Container Ship (8)

Ocean carriers are set to smash all previous earnings records in the first quarter, and are on course for colossal full-year profits of $300bn – but growth predictions are being pared back, due to weaker demand.

Indeed, despite the booming carrier market, according to maritime consultant Drewry there is an increase in downside risks that could threaten the earnings of the container lines from the second half.

In a trading update today, ahead of its first-quarter results publication on 4 May, Maersk said it now expected to exceed its forecast with Q1 revenue of $19.3bn, an ebitda of $9.2bn and ebit of $7.9bn.

The carrier said the result was driven by a 71% year-on-year increase in its average rate across its liner trades, and was achieved despite a 7% decline in carryings.

As a consequence, Maersk said it was upgrading its full year ebitda guidance to $30bn from $24bn, for an underlying ebit of $24bn. Its previous forecast was for $19bn.

The Danish transport and logistics group posted a net profit of $18bn for 2021, following a $2.9 bn surplus the year before. It said its earnings guidance for 2022 was “still based on an assumption of normalisation” for its liner business in the second half of the year.

Maersk advised that, based on the negative volume developments in Q1, it had decided to revise downwards its outlook for global container demand growth to between -1% and +1%, from the previous forecast of +2% to +4%.

Meanwhile, hosting a webinar for the release of its quarterly Container Forecaster report, Drewry’s senior manager for container research, Simon Heaney, said that, reflecting “how crazy the container market is currently”, the report, published on 31 March, included a downgrade of the outlook for world port handling, but sizeable upgrades for freight rates and carrier profits.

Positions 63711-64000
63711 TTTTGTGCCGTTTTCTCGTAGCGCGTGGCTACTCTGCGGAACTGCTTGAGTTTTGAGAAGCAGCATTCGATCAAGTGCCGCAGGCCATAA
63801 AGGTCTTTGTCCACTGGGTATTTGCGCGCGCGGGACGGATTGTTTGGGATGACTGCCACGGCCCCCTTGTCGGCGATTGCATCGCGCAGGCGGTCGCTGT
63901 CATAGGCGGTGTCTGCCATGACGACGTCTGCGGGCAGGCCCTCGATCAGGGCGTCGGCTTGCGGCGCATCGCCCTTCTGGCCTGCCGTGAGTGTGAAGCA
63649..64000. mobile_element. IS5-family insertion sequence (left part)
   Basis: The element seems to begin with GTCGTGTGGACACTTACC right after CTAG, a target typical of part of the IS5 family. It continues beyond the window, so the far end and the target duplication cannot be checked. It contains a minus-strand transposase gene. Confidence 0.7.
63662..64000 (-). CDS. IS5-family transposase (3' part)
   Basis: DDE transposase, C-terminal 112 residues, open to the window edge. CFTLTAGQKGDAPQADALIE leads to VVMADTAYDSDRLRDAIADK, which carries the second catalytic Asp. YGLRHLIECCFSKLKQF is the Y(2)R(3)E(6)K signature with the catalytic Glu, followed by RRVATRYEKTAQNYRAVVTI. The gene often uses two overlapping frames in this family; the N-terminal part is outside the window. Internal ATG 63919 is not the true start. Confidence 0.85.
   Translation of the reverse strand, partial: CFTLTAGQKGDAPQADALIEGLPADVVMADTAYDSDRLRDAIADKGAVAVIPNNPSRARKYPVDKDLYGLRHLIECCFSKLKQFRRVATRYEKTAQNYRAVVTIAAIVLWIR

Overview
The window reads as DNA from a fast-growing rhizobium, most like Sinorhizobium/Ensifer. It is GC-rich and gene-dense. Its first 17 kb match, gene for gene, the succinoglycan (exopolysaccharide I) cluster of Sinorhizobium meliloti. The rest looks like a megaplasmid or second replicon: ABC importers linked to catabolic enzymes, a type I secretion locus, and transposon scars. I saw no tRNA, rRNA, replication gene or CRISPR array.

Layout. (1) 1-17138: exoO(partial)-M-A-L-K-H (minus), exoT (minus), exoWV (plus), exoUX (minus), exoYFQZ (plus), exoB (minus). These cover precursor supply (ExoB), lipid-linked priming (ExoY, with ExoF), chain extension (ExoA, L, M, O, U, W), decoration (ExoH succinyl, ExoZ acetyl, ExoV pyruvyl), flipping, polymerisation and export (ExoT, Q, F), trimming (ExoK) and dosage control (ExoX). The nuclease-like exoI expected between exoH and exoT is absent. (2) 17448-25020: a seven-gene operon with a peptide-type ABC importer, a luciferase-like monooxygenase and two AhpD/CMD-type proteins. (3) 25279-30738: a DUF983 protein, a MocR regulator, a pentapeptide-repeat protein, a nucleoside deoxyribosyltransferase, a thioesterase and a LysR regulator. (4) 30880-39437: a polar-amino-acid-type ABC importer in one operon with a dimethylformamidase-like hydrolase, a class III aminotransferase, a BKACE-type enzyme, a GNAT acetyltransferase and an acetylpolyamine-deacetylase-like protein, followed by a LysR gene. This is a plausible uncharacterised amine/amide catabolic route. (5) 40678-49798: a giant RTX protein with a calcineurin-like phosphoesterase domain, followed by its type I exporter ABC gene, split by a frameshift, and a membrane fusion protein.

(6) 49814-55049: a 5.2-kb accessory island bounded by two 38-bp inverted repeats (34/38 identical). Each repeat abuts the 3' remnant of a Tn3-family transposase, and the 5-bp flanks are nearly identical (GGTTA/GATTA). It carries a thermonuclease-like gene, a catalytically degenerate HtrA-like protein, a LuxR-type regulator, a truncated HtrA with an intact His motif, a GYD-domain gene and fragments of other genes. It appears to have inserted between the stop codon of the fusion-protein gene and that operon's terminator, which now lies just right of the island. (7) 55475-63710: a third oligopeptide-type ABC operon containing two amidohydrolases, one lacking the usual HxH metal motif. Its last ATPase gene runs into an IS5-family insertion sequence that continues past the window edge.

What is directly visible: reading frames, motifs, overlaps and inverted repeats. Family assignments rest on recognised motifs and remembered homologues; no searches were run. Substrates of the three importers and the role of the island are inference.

“Over the past two years, the dominant driver of freight rates and, subsequently carrier profits, have been container system inefficiencies, disruptions and port congestion,” said Mr Heaney. “These factors we now consider embedded in the market and have simply relegated supply and demand and other cost factors to the margins.

“Ultimately, carriers’ ability to charge customers extremely high freight rates is going to be dictated by the longevity of the liner supply chain bottlenecks, which, sadly, remain highly unpredictable.”

Drewry said it expected its blend of head and backhaul spot and contract freight rates to increase by a further 39% this year, after an increase of 110% in 2021. This, said Mr Heaney, would see the cumulative profit for the liner industry hit $300bn this year, after having recorded an estimated $214bn profit for 2021.

Nevertheless, Mr Heaney flagged a growing number of downsides for carriers that could impact their earnings, not least a prolonged war in Ukraine, global inflation and a short-term effect from China’s zero-Covid policy.

Drewry has downgraded its 2022 container shipping demand outlook from 4.6% to 4.1%, and for 2023 to 2.8% from 3.5%.

However, the outlook contained in its report has already been impacted by recent events and Mr Heaney said: “If we were to rerun the numbers today, we would get even lower growth figures.”

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  • Brian Sweet

    April 26, 2022 at 5:06 pm

    So not inflation driving higher prices?

  • Deborah Newton-Cook

    April 26, 2022 at 5:54 pm

    About time these extraordinary profits were taxed by Goverments: consumers are suffering in Europe, with high energy prices and inflation.